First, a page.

Do you like the orchid? I love them! They are the colorful jewels that dot the green velvet landscape of the forest. With their unique petal arrangements that almost look like little faces, they are some of the most popular flowers in the world. If you love orchids and live in Costa Rica, like I do, you have come to the right place.
Though small in area, Costa Rica has one of the largest orchid populations in the world with approximately 1,400 different species. Costa Rica is an area with varying degrees of humidity thanks to the moderating effects of the Caribbean Sea on the east coast and the Pacific Ocean on the west making it a happy habitat for orchids. The majority of orchids thrive in the humid, mid-elevation environments of cloud forests. In one cloud forest, a single tree was found hosting 47 orchid species! Since my mom won’t move to Costa Rica, but loves orchids, every year I send her a new and different plant so she has a mini jungle of orchids in her home.
Orchids have been valued for thousands of years. It seems they were grown in China more than 4,000 years ago. Montezuma, 16th century ruler of what is now Mexico, reportedly cultivated several species of orchids. However, it was during the 1800’s that the quest for these plants increased dramatically after Englishman William Cattley received a shipment of tropical plants from Brazil. In the packing material, he noticed plant parts that looked like roots. After planting them, he was delighted when they produced a beautiful purple bloom that was named after him–the Cattleya. That orchid, known as the guaria morada in Costa Rica, is its national flower.
Following Cattley’s discovery, collecting unique orchids became the hobby of the rich, and new specimens in commanded exorbitant prices. By the early 1900’s the orchid craze waned, only to reawaken decades later when inexpensive methods of artificially propagating orchids were discovered. Now we can all enjoy these exotic flowers!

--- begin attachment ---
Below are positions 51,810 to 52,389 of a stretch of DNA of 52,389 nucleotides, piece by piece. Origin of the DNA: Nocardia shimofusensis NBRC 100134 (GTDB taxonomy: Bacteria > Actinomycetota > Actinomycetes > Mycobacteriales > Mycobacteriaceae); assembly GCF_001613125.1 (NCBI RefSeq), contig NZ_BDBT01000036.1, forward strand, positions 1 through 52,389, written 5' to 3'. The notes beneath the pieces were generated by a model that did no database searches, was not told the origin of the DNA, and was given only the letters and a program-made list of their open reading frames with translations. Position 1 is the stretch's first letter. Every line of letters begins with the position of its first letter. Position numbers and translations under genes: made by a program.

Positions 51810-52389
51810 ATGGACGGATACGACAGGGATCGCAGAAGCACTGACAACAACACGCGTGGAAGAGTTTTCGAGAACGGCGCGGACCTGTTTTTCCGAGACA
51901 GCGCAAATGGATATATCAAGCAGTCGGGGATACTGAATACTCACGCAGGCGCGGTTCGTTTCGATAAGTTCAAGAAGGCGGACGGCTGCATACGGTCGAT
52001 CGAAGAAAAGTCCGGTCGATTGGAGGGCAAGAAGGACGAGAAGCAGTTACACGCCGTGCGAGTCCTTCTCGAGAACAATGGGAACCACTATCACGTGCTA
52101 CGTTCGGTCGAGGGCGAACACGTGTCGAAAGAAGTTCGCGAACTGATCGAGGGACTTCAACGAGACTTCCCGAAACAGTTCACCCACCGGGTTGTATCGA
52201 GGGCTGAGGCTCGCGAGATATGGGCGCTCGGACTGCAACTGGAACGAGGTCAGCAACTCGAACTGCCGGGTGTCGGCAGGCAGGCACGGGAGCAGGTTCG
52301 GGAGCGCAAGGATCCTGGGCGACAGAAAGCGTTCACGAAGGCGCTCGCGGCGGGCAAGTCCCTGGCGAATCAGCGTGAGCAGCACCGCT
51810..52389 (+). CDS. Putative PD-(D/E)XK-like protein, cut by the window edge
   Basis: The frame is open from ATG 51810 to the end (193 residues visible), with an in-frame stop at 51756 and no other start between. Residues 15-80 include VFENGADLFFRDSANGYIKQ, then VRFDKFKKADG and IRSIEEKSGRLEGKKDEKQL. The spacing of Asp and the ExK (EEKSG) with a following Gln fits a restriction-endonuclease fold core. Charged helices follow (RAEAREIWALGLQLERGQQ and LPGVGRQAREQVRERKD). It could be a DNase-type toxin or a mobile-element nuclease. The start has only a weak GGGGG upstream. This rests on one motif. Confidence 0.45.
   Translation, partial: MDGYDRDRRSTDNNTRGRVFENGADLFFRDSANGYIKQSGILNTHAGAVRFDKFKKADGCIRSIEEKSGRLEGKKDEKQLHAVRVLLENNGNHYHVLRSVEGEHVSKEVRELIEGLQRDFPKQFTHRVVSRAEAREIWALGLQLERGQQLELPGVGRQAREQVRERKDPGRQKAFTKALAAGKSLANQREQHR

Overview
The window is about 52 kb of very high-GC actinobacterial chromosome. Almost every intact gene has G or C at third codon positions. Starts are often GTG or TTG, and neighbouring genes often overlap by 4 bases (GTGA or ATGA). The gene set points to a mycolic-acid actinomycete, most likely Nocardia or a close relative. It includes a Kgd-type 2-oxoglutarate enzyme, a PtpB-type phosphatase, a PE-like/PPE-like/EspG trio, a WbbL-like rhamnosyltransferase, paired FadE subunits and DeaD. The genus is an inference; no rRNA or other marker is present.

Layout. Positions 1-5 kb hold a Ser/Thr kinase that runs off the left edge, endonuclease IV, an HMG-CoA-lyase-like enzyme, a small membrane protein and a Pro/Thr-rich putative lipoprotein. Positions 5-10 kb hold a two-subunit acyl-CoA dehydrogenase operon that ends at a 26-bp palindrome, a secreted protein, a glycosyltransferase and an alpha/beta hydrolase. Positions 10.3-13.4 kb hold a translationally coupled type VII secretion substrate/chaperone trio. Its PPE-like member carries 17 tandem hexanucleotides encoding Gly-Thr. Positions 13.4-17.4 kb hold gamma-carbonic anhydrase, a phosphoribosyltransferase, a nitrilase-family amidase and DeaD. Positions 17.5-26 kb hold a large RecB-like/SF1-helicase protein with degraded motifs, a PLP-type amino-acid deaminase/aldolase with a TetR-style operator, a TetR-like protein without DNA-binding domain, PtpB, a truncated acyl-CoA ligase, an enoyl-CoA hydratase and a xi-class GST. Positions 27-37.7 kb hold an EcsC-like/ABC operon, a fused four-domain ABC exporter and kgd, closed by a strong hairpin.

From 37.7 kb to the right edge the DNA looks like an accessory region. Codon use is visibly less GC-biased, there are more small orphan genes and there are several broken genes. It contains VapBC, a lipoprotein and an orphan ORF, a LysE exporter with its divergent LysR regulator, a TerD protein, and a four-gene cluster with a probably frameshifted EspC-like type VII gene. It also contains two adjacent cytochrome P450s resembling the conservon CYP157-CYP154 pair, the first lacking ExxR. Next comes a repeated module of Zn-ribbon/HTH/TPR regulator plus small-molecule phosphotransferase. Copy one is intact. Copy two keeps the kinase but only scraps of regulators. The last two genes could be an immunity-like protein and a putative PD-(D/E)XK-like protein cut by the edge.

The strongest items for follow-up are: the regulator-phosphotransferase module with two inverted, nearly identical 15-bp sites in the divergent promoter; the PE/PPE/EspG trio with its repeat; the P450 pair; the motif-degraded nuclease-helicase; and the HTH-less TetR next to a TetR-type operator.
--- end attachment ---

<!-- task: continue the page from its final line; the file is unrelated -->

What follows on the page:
The orchid family is one of the largest flowering plant families with 20,000 members plus 100,000 registered hybrids. Incredibly, they are found even inhospitable areas like the Arctic Circle and semi-desert regions. Some species live in treetops at an altitude of 10,000 feet in the Andes Mountains, and there are Australian orchids that spend most of their plant life underground.
Just like the members of any family, orchids come in all sizes and colors and with all kinds of smells. There is an orchid in Papua New Guinea that is several feet high and weighs up to two tons. Contrast those with tiny orchids the size of the head of a needle. Although some orchids grow rooted in the soil, the majority–called epiphytes–grow on trees or other plants. A few orchids smell like decaying meat (avoid them they stink really bad!), but the vast majority delight us with the faint aromas of coconuts, raspberries, vanilla, or chocolate.
A great place to overload on orchids is Lankester Botanical Gardens, founded in 1917 by British naturalist Charles Lankester Wells. This 27-acre garden is located near Cartago and is home to over 100 species of orchids. Hours of operation are 8:30-4:30 daily and admission is about $5. April is an especially good time to visit because of the number of orchids in bloom. Plan to spend the greater part of a day here—it is stunning! However, if you are not going to be in the Cartago area just head up any of the great mountainous areas that are heavily wooded and you will find orchids.
Costa Rica hosts the annual National Orchid Exhibition, the largest of its kind in Central American and the Caribbean. It is a three-day event with a judged competition, videos, lectures, and orchid sales. Something worth investigating if you are an avid orchid fan.
Orchids can be grown fairly easily at home. They can be grown in pots or baskets of pebbles, moss, or tree bark and need regular fertilizing—especially when flowering. The lighting required depends on the type of orchid, so be sure to research your particular species. Water your orchid until the excess begins to drain from the holes at the bottom of the pot. Let the potting material dry out slightly between watering’s. Orchids thrive in humidity, so during the dry season in Costa Rica, you might need to place your plants on a tray of pebbles and add water to just below the top of the pebbles and use a spray bottle to add some mist to the leaves.
So when coming to visit, be sure to take the time to see a few of these beautiful Costa Rica Orchids in the wild. You won’t be sorry!
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